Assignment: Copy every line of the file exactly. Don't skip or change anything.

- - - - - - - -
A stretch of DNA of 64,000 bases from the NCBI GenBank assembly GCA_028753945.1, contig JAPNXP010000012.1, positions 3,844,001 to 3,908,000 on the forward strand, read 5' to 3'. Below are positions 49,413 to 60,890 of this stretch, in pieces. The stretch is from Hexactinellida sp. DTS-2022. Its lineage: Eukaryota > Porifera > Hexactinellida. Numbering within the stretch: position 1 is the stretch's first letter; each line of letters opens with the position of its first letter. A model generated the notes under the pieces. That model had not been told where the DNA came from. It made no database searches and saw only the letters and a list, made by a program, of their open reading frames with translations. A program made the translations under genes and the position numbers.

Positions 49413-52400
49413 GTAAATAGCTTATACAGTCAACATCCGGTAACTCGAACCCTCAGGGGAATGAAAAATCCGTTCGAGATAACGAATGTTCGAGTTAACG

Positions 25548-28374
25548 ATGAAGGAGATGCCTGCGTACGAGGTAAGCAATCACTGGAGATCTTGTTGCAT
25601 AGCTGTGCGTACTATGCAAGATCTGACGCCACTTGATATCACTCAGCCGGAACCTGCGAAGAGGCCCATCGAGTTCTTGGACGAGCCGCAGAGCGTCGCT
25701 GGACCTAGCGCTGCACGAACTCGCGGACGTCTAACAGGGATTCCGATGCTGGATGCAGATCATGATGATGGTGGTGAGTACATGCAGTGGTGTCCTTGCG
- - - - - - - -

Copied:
A stretch of DNA of 64,000 bases from the NCBI GenBank assembly GCA_028753945.1, contig JAPNXP010000012.1, positions 3,844,001 to 3,908,000 on the forward strand, read 5' to 3'. Below are positions 49,413 to 60,890 of this stretch, in pieces. The stretch is from Hexactinellida sp. DTS-2022. Its lineage: Eukaryota > Porifera > Hexactinellida. Numbering within the stretch: position 1 is the stretch's first letter; each line of letters opens with the position of its first letter. A model generated the notes under the pieces. That model had not been told where the DNA came from. It made no database searches and saw only the letters and a list, made by a program, of their open reading frames with translations. A program made the translations under genes and the position numbers.

Positions 49413-52400
49413 GTAAATAGCTTATACAGTCAACATCCGGTAACTCGAACCCTCAGGGGAATGAAAAATCCGTTCGAGATAACGAATGTTCGAGTTAACG

Positions 25548-28374
25548 ATGAAGGAGATGCCTGCGTACGAGGTAAGCAATCACTGGAGATCTTGTTGCAT
25601 AGCTGTGCGTACTATGCAAGATCTGACGCCACTTGATATCACTCAGCCGGAACCTGCGAAGAGGCCCATCGAGTTCTTGGACGAGCCGCAGAGCGTCGCT
25701 GGACCTAGCGCTGCACGAACTCGCGGACGTCTAACAGGGATTCCGATGCTGGATGCAGATCATGATGATGGTGGTGAGTACATGCAGTGGTGTCCTTGCG